Six months ago, I returned from Afghanistan. I had been there as part of the civilian-military effort to build a government and deliver security, rule of law, and development to that dangerous corner of the world. I was elated at first, happy to be home safe and sound from the harsh desert of Helmand Province. But, after a month or so passed, and the initial euphoria of simply being in the United States started to fade, I realized I was angry. Angrier than I had ever been. I was frustrated and depressed, and I didn’t know how to take care of myself. I drank all the time—four or five beers a night would be a night off. I smoked, a lot. I didn’t want to talk about Afghanistan, but it was there, unspoken, in everything I did. And it made me mad.
Most people of my generation have only a passing experience with war, and especially with the wars in Afghanistan and Iraq. My brother served two tours in Iraq, but in an age when less than 1% of Americans serve in the military, we often don’t even live the wars by proxy. That’s fine, because wars are scary and boring and violent and fruitless. But it also means that the collective experience of those wars is not some grand shared moment—there is no defining of who you are by where you stand or what you did.
In Afghanistan, I had the privilege of working with our soldiers, sailors, Marines, and airmen (and with their British counterparts.) They worked day in, day out in a violent dance of which I was proud to be a part. They put their lives on the line again and again for me, and I appreciated their courage and their strength. And it hurt me that we could do so little, that we wandered through the Helmand desert without plan or end state. The same mistakes were made over and over again, and our top civilian and military leaders were working without any set goals—so we did what good we could while we could. Whether you agree with the wars or not, it was our job and we did it.
Over there, the ups and downs of the war resembled a jagged ridgeline of elation and failure. The sudden pressure when a V-22 screamed off the earth, the feeling of relief when shedding body armor after a patrol, the camaraderie of cigars; these contrast to the IED placed inside a community school, the basic inability of the Afghan government to function, the superiors who fundamentally misunderstood the situation. I met some of the most amazing people, both civilian and military, and some of the worst cowards, backstabbers, and sycophants (not simply the enemy.) In Afghanistan, the outside world was white noise, and we lived on that erratic ridgeline.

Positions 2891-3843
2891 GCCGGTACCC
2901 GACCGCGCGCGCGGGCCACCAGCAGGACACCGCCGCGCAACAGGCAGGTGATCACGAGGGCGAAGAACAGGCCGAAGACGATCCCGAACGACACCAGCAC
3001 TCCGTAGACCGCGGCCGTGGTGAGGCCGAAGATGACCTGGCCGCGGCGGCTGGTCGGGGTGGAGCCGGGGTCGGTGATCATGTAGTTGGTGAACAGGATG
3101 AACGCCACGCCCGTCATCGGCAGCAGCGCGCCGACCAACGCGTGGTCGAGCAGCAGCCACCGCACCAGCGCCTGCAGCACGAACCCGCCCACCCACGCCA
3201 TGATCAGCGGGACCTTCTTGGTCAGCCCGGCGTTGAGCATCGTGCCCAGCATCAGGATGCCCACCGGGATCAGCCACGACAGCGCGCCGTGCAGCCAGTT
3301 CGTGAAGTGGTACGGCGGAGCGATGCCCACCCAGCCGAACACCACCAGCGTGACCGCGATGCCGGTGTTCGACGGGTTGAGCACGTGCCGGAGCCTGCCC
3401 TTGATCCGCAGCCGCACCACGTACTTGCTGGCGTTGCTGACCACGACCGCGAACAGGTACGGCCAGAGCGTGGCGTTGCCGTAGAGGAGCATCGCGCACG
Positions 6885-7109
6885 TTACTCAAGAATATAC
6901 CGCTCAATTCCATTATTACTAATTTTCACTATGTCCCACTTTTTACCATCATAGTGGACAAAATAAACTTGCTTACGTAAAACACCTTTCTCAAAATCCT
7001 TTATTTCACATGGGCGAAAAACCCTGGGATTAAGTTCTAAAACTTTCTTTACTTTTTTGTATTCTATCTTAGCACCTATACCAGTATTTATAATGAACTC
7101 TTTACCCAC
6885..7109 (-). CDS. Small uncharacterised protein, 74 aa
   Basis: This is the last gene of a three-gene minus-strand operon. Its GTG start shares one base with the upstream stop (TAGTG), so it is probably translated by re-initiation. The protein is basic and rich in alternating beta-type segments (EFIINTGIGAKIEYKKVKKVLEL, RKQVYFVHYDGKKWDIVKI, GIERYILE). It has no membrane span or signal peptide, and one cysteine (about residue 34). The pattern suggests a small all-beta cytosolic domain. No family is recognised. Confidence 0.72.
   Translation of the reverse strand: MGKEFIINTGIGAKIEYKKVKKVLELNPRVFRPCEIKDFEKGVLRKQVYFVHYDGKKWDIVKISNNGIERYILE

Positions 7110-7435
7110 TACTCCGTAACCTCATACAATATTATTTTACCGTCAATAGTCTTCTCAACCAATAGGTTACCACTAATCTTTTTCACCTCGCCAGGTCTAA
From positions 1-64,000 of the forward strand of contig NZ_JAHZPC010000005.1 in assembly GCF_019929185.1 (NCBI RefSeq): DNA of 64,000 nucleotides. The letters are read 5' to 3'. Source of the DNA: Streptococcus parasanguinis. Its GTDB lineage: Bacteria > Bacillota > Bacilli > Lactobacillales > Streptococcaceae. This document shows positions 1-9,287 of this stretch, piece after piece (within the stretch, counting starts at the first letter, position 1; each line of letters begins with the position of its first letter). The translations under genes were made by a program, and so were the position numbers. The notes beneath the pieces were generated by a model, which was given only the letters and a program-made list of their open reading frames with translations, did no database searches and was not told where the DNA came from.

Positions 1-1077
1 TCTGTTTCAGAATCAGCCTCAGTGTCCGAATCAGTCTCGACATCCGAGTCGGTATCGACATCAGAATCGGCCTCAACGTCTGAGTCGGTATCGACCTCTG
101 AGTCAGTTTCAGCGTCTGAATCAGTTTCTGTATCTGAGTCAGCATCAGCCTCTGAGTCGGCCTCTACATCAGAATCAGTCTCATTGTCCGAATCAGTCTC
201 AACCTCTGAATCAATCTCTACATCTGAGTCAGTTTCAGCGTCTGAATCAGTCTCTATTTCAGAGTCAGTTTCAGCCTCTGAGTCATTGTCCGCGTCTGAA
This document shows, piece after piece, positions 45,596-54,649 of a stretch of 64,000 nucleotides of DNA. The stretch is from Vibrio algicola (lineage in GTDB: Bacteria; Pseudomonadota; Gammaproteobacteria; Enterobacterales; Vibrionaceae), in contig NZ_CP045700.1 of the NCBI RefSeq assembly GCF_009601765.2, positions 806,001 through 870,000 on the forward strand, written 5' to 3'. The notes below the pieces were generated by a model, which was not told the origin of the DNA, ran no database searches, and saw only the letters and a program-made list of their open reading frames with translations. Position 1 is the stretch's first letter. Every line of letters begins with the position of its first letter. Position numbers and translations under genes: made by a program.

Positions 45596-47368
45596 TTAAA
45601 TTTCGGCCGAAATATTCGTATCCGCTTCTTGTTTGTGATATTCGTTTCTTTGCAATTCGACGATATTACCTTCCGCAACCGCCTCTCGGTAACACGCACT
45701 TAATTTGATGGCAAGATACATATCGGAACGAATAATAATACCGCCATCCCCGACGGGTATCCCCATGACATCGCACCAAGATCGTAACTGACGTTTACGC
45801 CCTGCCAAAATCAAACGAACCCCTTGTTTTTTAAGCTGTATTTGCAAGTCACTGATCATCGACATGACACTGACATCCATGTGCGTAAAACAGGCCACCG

When I left, the rest of the world poured in, and it didn’t care about Afghanistan. And I didn’t want to talk about it, but I did. The disconnect between what we say and what we want to say was killing me. I would read some item on Helmand, or about ‘transition,’ and it would shatter me—I’d wonder if I had done enough, if I could have done more, or—flipside—how they could be so wrong.
I don’t believe that mountains are simply stone and ice. Yes, I know that when we’ve finally melted the last glacier and burned the sky to brown and our wildlife is nothing but coyotes and rats, the world will go on without us. But I don’t believe the wilderness is impassive—it accepts you and treats you how you need it to. I needed to tell the mountains about Afghanistan, to talk about the desert with the lakes, to rant to the trees and wild skies. And the wilderness listened and accepted; the wilderness healed. Some people head out to conquer mountains, to reign in their stolid ignorance of humans, but I don’t see it that way. I find that the mountains (and lakes, rivers, streams, woods) are the home I make for myself. My anger poured into the granite of the Cascades, and they listened, stoic as always. Across the months spent in their care, they’ve heard the depths of frustration, and healed those wounds.
Veterans’ Day is only one day a year. Many people returning from the war share the same frustrations and anger—many have seen much worse than I have. Some come home both mentally and physically scarred, and some simply live for the war. That anger isn’t solved in one day, the salve cannot be a simple expected expression of thanks. Many seek a form of healing that is outside of available care; they seek the healing from understanding. Some find that in the wilderness, some in family, some in forgetting. I can say that the mountains helped heal me (I still get angry, but less so) and I know they’ve helped heal others, but what’s most important is simply listening and understanding. So go beyond the trite, “Thanks for your service,” this one day, and—if you know a veteran—ask what helps heal him or her. And then listen.